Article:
700 N.W. Bond StreetBend, OR, 97703
Wednesday, August 14, 2019
Old St. Francis School - Father Luke's Room
7 pm - 10 pm
All ages welcome
7 pm - 10 pmfreeAll ages welcome
One of McMenamins' favorite musical traditions, the Great Northwest Music Tour has delivered the finest regional and national talent to our historic hotels for over a decade. With its early start time, family-friendly setting and no admission charge, it has become one of the best ways to catch both rising acts and longtime favorites.
We've run well over a hundred of these one-of-a-kind music tours through our hotel properties... join us as we raise a toast to hundreds more to
When asking Charlotte McCaslin to
describe Roselit Bone's new record, Crisis
Actor, with one word, she responds, "fucked."
After several years of touring the US,
the band has gone from relative unknowns to somewhat cult status, having
perfected an infectious and powerful live show that falls somewhere between a
demented Roy Orbison and an angelic Gun Club. Their anthems of loneliness,
alienation, and triumph have allowed them to artfully navigate through a
cluttered underground scene, captivating audiences and transfixing crowds in a
nightly conversion ritual. On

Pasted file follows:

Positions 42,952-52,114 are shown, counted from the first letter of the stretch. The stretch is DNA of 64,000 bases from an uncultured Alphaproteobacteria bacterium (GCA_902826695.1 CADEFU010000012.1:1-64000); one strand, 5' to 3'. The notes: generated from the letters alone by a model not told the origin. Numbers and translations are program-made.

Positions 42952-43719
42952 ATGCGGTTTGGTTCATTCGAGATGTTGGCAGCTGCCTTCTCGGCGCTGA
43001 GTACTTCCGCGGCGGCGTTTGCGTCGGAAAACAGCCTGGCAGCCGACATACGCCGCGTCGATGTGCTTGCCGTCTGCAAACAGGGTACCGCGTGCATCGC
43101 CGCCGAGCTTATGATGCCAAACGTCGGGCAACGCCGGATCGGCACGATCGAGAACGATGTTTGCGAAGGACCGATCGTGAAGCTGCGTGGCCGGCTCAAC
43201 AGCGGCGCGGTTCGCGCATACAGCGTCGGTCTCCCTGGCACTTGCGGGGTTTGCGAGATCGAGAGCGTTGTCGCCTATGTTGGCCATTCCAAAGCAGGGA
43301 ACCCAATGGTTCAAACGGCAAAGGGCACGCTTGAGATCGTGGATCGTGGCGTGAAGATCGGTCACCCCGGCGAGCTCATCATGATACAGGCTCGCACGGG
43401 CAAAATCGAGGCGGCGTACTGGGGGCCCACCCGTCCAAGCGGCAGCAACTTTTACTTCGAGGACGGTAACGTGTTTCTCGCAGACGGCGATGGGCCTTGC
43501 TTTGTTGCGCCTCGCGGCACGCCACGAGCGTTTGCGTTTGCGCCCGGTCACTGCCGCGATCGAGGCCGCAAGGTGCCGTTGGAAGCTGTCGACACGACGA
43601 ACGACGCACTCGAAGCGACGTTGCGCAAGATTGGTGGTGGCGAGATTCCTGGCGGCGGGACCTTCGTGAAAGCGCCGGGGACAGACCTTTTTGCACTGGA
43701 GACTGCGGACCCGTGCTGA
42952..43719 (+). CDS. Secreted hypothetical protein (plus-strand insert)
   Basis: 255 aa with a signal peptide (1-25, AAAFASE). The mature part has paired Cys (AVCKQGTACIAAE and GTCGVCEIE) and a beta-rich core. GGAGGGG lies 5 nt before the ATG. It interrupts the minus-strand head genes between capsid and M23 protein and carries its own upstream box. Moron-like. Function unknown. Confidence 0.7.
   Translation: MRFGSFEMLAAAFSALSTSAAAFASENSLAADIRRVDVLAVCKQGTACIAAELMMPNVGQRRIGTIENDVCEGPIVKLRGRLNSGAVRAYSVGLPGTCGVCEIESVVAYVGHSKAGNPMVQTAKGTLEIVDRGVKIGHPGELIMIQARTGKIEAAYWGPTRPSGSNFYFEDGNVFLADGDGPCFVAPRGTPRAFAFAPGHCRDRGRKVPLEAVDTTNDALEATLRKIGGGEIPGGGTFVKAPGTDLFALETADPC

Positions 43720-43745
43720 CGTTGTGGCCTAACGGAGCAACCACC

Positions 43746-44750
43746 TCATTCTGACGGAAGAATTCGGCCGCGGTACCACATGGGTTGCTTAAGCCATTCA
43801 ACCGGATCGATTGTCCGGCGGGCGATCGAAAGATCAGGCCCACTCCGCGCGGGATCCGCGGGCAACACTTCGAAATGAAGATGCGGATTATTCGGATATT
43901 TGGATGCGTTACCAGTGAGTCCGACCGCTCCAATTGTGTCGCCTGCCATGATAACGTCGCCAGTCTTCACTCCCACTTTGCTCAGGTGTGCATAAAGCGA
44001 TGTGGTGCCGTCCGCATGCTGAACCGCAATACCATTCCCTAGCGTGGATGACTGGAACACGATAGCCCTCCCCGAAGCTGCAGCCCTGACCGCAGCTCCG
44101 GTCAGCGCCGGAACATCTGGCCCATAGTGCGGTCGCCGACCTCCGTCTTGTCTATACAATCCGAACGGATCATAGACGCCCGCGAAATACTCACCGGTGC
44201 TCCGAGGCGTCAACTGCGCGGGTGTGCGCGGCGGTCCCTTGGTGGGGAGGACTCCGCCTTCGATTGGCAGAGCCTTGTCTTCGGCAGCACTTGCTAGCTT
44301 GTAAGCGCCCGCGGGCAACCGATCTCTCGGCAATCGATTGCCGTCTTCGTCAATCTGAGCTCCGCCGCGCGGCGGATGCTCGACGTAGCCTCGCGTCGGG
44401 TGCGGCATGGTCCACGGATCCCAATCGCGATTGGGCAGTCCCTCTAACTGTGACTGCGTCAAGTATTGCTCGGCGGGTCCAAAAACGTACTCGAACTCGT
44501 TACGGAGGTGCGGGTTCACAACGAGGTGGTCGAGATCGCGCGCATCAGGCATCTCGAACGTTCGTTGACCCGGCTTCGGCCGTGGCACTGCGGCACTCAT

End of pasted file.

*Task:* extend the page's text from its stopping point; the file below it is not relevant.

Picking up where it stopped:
their newest release, they paint a picture of a world that is truly "fucked," lacing vignettes of systemic violence, sexual
confusion, and class warfare with a wry, suicidal humor straight from the gut
of America. "I didn't see the ascendancy of fascism as anything new here, so my
freshest feelings of disgust were toward anyone who could point their finger in
one direction and walk away with a smirk on their face." Charlotte admits. When asked how the punk
influence fits in, she smiles, "I don't align with any genre. For me, the
essence of punk is in dealing unflinchingly with the misery and violence of
lower-class city life, coming out alive, and wearing your scars proudly."
Actor's birth can be traced back to Charlotte's
time growing up in Southern California's Orange County; a place where economic
exploitation and casual discrimination were intertwined and buried amid a sea
of sunshine and palm trees. Eventually she found punk, idolizing Los Angeles bands like X
and The Cramps. Nights were spent traveling to the Inland Empire (Riverside
County) to witness countless shows at the Showcase, which at times would break
out into bloodbaths. It was punks on punks, cops on punks. "There was always a threat of violence from
skinheads, tweakers, gangs, or the cops there." At twenty-one, Charlotte had
seen enough and ditched Southern California for the more insular Pacific
Northwest, picking Portland's grayed out radius as a welcome landing spot. "Ten
years ago, it was cheap and a good place to strike out on your own," she notes.
By the time she met guitarist Victor Franco and drummer Ben Dahmes, the nucleus
of Roselit Bone was born.
forward seven years and two full length records later, Roselit Bone entered
Supernatural Sound (Oregon City, OR) to begin tracking Crisis Actor. Charlotte would oversee the majority of the writing
and production. The sessions were long, but after only a few days, the seven